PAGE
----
“Parents should just turn off the TV.”
Yes, reducing television exposure can help. But parents can’t do it alone.
Kids are exposed to aggressive advertising on the products they use, in their favourite movies and video games, on the Internet and through their friends.
Government regulation is needed to protect children from excessive food and beverage marketing, so that parents and educators can have maximum influence on their children’s nutritional choices.
“But Canadian kids see American ads.”
In fact, Statistics Canada reports that 89% of children’s TV time is spent watching Canadian channels.
Another study that looked at 10-12 year olds’ television viewing in Ontario and Quebec showed that the most popular children’s programming in both English and French was viewed exclusively on Canadian television stations.
“You can’t regulate Internet ads.”
It is possible and easy for American companies to restrict Canadian kids from accessing American sites now.
In fact, Canada’s Competition Bureau already investigates online marketing practices and works with other governments to do it.
Legal precedents also suggest that trans-national corporations, like food companies that operate in Canada and the United States, would still be required to comply with a Canadian children’s ad ban, even online.
“Kids just need a healthy diet and exercise.”
While this is true, children also need to grow-up in an environment that encourages healthy food choices in the broadest way.
In order to be healthy, children need an environment that is free from the influence of food marketing that distorts their perceptions of what is healthy and influences their food choices and food requests.
Of course, it will take more than food advertising restrictions for kids to be healthy. Limiting ads is just one of the tools for changing children’s food environment and protecting children’s health.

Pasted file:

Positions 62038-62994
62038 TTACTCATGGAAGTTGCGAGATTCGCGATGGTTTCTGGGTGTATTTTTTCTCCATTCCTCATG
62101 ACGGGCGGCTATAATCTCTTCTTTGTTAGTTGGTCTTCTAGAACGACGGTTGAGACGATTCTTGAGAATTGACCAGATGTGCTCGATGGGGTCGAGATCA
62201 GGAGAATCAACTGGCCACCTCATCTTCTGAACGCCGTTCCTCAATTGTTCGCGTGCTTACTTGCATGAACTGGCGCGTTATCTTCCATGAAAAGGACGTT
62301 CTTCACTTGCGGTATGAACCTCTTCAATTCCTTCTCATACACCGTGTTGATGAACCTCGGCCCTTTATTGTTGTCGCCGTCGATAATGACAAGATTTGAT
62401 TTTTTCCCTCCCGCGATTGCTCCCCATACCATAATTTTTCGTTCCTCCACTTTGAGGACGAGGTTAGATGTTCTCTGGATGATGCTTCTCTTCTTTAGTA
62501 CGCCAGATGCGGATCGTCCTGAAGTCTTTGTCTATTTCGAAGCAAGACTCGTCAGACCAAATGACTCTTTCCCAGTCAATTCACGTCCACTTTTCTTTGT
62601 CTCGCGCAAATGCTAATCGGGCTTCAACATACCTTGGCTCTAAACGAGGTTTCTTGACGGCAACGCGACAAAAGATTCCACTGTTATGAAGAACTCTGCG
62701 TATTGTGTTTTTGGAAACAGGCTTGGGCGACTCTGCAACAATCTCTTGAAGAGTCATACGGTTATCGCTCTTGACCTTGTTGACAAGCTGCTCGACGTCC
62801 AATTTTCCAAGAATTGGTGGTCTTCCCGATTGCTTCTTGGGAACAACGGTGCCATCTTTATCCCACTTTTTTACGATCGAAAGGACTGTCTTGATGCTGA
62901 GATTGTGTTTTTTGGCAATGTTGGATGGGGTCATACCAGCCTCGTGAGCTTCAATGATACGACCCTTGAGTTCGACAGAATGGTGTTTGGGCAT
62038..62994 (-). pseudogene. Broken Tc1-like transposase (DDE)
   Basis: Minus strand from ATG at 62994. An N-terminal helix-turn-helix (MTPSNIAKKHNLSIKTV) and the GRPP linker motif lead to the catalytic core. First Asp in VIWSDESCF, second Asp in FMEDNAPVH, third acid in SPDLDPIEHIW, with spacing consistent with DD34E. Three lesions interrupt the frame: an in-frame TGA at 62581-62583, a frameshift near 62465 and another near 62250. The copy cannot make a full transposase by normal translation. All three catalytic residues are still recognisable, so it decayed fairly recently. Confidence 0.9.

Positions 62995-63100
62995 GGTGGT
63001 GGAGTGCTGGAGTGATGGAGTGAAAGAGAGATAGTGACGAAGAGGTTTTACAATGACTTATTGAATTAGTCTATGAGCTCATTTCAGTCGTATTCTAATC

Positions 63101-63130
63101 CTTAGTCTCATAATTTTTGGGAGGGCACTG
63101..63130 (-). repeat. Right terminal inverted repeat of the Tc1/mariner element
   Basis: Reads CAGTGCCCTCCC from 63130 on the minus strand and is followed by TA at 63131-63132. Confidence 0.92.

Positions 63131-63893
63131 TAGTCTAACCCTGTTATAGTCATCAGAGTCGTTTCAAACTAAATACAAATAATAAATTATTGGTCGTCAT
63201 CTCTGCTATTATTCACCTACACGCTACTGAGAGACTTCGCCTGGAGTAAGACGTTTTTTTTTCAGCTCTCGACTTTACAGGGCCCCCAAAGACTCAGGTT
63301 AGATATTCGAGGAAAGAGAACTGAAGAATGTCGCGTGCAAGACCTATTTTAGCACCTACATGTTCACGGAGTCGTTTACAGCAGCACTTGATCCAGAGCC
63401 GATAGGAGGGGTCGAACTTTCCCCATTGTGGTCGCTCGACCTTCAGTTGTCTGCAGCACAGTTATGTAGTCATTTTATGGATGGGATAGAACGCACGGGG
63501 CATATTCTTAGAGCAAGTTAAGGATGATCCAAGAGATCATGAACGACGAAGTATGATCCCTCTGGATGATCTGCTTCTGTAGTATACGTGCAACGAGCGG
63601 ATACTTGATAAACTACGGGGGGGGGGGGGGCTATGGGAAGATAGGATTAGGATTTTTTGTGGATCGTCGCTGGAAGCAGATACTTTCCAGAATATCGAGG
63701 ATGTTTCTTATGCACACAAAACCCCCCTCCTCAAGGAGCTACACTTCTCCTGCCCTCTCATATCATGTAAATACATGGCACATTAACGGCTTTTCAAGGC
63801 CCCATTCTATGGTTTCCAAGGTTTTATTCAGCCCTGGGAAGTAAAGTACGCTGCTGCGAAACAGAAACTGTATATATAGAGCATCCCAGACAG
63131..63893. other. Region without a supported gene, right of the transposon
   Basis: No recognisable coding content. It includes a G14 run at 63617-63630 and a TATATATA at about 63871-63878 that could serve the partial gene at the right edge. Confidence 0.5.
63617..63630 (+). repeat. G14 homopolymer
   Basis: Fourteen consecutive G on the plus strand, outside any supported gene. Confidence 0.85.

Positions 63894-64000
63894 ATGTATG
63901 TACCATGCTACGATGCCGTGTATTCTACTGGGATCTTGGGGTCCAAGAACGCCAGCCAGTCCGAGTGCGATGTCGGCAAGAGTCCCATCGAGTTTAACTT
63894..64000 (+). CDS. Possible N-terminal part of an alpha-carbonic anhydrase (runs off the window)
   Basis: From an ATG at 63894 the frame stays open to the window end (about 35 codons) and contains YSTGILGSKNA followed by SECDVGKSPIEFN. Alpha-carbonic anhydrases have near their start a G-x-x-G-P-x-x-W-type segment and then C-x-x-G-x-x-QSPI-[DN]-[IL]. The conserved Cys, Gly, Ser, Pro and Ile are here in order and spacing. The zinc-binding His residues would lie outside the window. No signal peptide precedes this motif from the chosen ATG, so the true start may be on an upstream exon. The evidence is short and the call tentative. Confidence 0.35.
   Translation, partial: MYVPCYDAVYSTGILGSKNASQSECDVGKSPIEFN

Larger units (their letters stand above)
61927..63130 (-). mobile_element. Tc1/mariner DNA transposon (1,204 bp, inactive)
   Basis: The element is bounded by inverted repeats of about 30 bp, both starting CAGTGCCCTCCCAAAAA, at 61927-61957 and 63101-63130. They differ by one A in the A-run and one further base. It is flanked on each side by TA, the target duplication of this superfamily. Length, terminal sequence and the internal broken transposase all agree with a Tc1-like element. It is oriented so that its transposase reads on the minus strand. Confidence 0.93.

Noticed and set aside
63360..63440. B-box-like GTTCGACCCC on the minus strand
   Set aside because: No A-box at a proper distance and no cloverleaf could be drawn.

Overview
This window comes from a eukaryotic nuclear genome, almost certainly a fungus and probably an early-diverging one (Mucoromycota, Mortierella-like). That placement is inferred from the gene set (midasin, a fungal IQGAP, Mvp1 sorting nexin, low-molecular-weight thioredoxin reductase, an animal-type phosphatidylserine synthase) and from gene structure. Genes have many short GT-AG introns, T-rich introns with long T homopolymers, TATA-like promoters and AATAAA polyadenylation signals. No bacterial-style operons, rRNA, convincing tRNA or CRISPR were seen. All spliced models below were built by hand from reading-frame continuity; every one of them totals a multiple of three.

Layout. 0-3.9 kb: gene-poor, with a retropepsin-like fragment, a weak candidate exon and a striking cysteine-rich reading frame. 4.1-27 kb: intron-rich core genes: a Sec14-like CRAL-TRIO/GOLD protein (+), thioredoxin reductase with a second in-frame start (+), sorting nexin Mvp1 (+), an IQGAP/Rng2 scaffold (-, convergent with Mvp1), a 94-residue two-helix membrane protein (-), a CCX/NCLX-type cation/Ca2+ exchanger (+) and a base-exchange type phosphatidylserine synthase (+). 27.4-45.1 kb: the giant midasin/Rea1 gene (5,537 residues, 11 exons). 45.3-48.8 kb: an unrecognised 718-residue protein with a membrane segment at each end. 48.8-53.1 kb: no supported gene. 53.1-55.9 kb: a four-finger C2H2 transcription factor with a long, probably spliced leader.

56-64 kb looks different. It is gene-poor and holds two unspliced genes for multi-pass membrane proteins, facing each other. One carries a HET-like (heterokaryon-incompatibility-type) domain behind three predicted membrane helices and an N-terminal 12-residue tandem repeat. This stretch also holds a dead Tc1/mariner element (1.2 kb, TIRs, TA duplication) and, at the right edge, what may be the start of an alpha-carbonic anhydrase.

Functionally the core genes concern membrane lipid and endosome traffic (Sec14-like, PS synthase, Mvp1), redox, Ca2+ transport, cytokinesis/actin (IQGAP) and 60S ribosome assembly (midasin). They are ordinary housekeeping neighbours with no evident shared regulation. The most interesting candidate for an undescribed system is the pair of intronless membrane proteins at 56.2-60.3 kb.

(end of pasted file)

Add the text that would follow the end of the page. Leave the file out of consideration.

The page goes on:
“But advertisers have ethical standards.”
Marketing and advertising teams are often under intense pressure to sell products and outlast their competitors.
When one company becomes especially aggressive in advertising to kids, other companies often feel forced to follow suit.
By taking harmful food marketing off the table completely, it levels the playing field for all food companies.
“Canadian food companies have already made big changes”
While some companies have made changes in food and beverage marketing to children, many others have not, and some have intensified their marketing of food in beverages to children in the last few years.
Research in Canada shows that children’s exposure to food marketing has increased since the mid 2000’s and that the healthfulness of products advertised has not changed at all.
“Won’t a ban kill children’s TV?”
Hundreds of hours every week on children’s TV (CBC, TV Ontario, YTV and Teletoon) are already commercial-free.
Advertisers would still be able to target parents, instead of their kids.
“What about ads for healthy foods?”
Public health campaigns (i.e. educational campaigns) for healthy foods would still be allowed under our proposal however, the commercial marketing of food products would be restricted.
“But kids see ads intended for adults.”
Yes, children would continue to see some food marketing that is intended for adults; however, the amount of marketing they would see would be greatly reduced.
Research estimates that if all food marketing that targets children was restricted, decreases of approximately 28-35% of all food and beverage marketing on television would be eliminated. Other decreases would be seen in other media and in places where children gather, allowing parents to have a greater impact on children’s food intake.